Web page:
The word confession has more than one meaning, but in this brief study confession will be used as an admission or acknowledgement of one’s sins. In the pages of Scripture, we have examples of individual confessions to God, mass public confessions, and confessions made to injured parties. What we do not find in the Bible is a demand for auricular confession—the practice of believers confessing their sins to a professional clergyman as penance or to obtain forgiveness.
According to Roman Catholic tradition, auricular confession is a sacrament involving the confessing of one’s grave sins to a qualified priest for absolution. Auricular, based on the Latin auricula, meaning “external ear,” implies the confession is made verbally. As a sacrament, auricular confession did not exist prior to the eighth century. The process of auricular confession was ratified by the Council of Trent (1545—1563). If auricular confessions are necessary for salvation, believers who die before confessing “mortal sins” to a priest risk eternal damnation, but this frightful contingency does not square with the teachings of the Bible.
The Bible speaks of the confession of sins but attaches no special importance to confession to a priest. The apostle John wrote of general confession to God: “If we confess our sins, he is faithful and just to forgive us our sins and to cleanse us from all unrighteousness” (1 John 1:9, ESV). We see this truth illustrated in the following parable told by our Lord Jesus:
He also told this parable to some who trusted in themselves that they were righteous, and treated others with contempt: “Two men went up into the temple to pray, one a Pharisee and the other a tax collector. The Pharisee, standing by himself, prayed thus: ‘God, I thank you that I am not like other men, extortioners, unjust, adulterers, or even like this tax collector. I fast twice a week; I give tithes of all that I get.’ But the tax collector, standing far off, would not even lift up his eyes to heaven, but beat his breast, saying, ‘God, be merciful to me, a sinner!’ I tell you, this man went down to his house justified, rather than the other. For everyone who exalts himself will be humbled, but the one who humbles himself will be exalted” (Luke 18:9–14, ESV).Taking responsibility for one’s sins is a prerequisite for forgiveness; the boastful Pharisee did not receive forgiveness, for he was blind to his faults and fancied himself fully justified before God by his own acts of righteousness. By contrast, the tax collector knew he was a vile sinner and, without making excuses or mincing words, confessed as much to God. Grace is granted to the humble, not to the proud (James 4:6).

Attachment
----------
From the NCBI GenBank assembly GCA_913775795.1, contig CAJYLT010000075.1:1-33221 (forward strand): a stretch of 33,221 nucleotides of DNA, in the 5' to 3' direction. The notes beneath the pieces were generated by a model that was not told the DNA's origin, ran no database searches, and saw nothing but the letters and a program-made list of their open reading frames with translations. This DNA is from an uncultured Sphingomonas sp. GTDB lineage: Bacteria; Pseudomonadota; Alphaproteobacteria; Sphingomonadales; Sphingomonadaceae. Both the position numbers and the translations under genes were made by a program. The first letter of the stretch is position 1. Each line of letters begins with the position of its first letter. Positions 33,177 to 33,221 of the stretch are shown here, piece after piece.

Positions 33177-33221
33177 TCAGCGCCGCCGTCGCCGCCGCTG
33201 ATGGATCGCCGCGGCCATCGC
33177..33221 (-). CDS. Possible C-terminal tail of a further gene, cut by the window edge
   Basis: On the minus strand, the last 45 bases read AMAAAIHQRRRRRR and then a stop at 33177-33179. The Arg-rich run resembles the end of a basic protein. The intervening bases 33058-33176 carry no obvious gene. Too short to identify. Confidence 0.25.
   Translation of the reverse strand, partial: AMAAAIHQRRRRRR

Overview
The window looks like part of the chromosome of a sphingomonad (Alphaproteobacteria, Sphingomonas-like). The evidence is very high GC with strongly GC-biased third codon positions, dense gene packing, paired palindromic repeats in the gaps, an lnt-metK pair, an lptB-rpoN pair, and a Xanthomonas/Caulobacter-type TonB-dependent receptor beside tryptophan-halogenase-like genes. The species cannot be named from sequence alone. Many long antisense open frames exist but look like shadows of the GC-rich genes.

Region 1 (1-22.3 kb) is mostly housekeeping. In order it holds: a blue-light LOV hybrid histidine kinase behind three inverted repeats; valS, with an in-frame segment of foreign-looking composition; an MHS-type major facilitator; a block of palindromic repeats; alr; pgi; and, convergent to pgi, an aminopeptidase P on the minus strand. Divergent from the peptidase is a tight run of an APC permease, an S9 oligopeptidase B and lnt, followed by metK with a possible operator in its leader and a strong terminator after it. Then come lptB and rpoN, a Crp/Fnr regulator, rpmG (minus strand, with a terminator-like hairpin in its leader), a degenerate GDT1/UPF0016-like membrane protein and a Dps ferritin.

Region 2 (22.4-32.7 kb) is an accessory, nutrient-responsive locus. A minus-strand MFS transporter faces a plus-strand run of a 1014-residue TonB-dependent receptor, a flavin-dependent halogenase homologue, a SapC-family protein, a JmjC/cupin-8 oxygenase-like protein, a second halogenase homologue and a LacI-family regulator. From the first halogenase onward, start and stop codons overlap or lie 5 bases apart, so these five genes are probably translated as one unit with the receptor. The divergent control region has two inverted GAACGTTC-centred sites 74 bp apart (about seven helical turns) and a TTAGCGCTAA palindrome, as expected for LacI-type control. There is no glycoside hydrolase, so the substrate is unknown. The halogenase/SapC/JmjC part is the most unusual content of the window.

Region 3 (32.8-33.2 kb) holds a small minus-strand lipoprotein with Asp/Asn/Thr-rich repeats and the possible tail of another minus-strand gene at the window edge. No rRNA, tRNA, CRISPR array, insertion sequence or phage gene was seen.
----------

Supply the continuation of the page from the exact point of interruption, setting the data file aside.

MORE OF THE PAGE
An example of a mass public confession took place in the city of Ephesus where the apostle Paul was ministering. After seeing the reality of spiritual warfare, the town reacted:
And fear fell upon them all, and the name of the Lord Jesus was extolled. Also many of those who were now believers came, confessing and divulging their practices. And a number of those who had practiced magic arts brought their books together and burned them in the sight of all. And they counted the value of them and found it came to fifty thousand pieces of silver. So the word of the Lord continued to increase and prevail mightily (Acts 19:11–20, ESV).Convicted of their sin, those who had practiced the magic arts publicly renounced their evil en masse as a testimony to God’s renewal and forgiveness. As a result of this public testimony, the word of the Lord multiplied at an unstoppable rate.
Some argue that auricular confessions are justified based on this passage: “Therefore, confess your sins to one another and pray for one another, that you may be healed. The prayer of a righteous person has great power as it is working” (James 5:16, ESV). A perfunctory reading of this verse may appear to support the Roman Catholic tradition; however, this is more likely a command for believers to confess wrongdoings to those they have injured by ill-spoken words or insensitive deeds. This seems to be borne out by Jesus:
You have heard that it was said to those of old, “You shall not murder; and whoever murders will be liable to judgment.” But I say to you that everyone who is angry with his brother will be liable to judgment; whoever insults his brother will be liable to the council; and whoever says, “You fool!” will be liable to the hell of fire. So if you are offering your gift at the altar and there remember that your brother has something against you, leave your gift there before the altar and go. First be reconciled to your brother, and then come and offer your gift (Matthew 5:21–24, ESV).If A injures B, then A is to confess the grievance to B; nowhere are we taught that, if A injures B, then A is to confess the act to a priest. In other words, the Bible does not teach the necessity of auricular confession.
Is this to say believers should not discuss their weaknesses or spiritual shortfalls with a trusted pastor or mature Christian mentor? No, for those acting as counselors may have a legitimate need to understand the exact nature of the struggles facing those who come to them for help. But pastors and counselors offer guidance and wisdom—not the forgiveness of sins. Jesus alone forgives sin (Acts 4:12).